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Piper nigrum, or black pepper, is a perennial climbing vine. The fruit from this vine produces green, black, and white peppercorns. Known as the king of spices, black pepper is highly flavorful and pungent. It is available in whole, cracked, and powder forms.
The compounds in peppercorns that provide the color, aroma, and flavor contain lignans, alkaloids, flavonoids, amides, and essential oils. Piperine present in peppercorns has antimicrobial properties and provides the characteristic heat found in pepper.
Nutritional Value of Pepper
Don’t let this commonplace spice fool you – pepper packs a lot of nutrients!
One teaspoon of ground pepper contains: (1)
- 5 calories
- 1 g of carbohydrate (half of which is fiber)
- Negligible fat and protein
- 8.7 mg calcium (1% of the daily value)
- 0.6 mg iron (3% of the daily value)
- 0.1 mg manganese (6% of the daily value)
- 3.3 mcg vitamin K (4% of the daily value)
Health Benefits of Black Pepper
Black pepper has been used in various cuisines and traditional medicines for centuries and is reported to help with a variety of health conditions.
Many of the medicinal and pharmacological activities of black pepper come from the alkaloid piperine, which has antioxidant and anti-inflammatory properties. (2)
However, more research is needed to validate these claims and determine the dosage for the efficacy of pepper and its extracts.
1. Aids in weight loss
Some people believe that pepper may aid in weight loss.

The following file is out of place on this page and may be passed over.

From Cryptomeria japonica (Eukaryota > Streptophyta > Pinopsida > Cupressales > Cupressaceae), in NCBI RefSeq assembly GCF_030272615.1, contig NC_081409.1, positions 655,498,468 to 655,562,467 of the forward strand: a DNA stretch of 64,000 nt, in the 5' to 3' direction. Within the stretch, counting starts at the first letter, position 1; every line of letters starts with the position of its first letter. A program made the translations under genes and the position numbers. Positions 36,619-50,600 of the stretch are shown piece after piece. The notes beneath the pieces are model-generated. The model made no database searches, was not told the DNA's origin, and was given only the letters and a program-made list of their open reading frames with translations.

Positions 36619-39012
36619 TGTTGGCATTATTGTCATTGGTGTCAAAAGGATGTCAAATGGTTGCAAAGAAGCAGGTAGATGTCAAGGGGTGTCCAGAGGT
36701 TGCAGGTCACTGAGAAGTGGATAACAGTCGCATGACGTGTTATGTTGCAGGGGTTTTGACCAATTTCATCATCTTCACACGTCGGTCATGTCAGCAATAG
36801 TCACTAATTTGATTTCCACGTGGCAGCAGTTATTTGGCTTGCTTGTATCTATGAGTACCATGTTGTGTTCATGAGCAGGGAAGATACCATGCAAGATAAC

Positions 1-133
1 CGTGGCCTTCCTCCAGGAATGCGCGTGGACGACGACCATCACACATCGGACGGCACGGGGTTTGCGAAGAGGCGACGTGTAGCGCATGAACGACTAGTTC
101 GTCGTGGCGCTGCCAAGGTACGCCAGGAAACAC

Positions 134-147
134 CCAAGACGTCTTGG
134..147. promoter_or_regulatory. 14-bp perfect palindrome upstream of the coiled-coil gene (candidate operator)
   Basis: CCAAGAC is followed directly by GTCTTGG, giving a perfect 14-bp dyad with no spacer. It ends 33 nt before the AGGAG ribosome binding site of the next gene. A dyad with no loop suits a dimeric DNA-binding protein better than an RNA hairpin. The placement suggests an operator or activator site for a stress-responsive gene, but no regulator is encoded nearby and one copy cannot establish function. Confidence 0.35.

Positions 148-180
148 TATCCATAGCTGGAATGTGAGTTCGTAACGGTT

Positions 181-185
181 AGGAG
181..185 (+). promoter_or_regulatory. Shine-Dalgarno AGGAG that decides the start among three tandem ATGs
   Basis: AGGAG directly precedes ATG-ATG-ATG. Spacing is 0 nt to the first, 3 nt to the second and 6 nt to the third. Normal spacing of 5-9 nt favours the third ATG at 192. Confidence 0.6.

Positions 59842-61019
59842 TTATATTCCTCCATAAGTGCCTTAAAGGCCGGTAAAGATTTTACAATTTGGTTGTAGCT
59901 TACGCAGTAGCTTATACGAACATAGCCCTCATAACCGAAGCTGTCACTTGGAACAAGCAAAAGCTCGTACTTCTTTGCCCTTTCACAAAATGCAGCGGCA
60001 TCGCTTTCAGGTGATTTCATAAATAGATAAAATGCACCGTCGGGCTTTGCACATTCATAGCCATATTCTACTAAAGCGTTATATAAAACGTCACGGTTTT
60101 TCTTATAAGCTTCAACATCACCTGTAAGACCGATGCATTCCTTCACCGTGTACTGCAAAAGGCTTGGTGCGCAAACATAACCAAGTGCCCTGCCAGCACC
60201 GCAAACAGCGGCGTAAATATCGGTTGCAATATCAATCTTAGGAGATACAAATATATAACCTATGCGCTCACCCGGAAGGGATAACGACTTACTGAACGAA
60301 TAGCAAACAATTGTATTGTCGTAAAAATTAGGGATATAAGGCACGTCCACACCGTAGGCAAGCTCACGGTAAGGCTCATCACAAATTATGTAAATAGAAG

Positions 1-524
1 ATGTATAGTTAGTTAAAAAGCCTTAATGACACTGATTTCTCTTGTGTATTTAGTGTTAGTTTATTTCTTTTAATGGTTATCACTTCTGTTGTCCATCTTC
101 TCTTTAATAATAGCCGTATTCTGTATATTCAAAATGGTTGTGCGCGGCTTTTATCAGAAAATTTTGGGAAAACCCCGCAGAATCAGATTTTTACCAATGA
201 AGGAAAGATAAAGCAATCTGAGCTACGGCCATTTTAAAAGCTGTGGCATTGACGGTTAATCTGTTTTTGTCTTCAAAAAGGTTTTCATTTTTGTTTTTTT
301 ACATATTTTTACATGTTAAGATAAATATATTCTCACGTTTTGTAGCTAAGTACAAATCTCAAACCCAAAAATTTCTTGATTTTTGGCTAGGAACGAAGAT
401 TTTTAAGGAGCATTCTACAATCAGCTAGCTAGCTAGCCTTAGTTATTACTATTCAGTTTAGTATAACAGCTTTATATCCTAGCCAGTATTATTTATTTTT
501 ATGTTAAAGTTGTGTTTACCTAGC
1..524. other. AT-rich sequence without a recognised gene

A 2018 study found that black pepper-based beverages could change the participants’ perception of their hunger and desire to eat and increased their reported levels of satiety. (3) However, a study stated that black pepper may give your metabolism a slight boost but not enough to affect your weight significantly. (3)
Black pepper may also promote proper stomach function and may aid digestion.
2. Helps decrease vitiligo
Vitiligo is a common skin condition characterized by the formation of pale, white patches due to the lack of melanin.
A study found that pepper extract, as well as the piperine and alkaloid found in pepper, may cause the formation of more melanin. An ointment with pepper extract showed some promise at decreasing vitiligo. (4)
3. Relieves gum problems
Piperine may help reduce inflammation that leads to periodontal or gum disease. (5) One study demonstrated the use of curcumin, piperine, and lycopene extracts for managing inflammatory diseases such as periodontitis and gingivitis. (6)
4. May aid in cancer prevention
5. Stimulates appetite
Although research shows that pepper may suppress your appetite, there is also some evidence that it may stimulate it. A study revealed that black pepper might stimulate the appetite by stimulating the sense of smell. (9)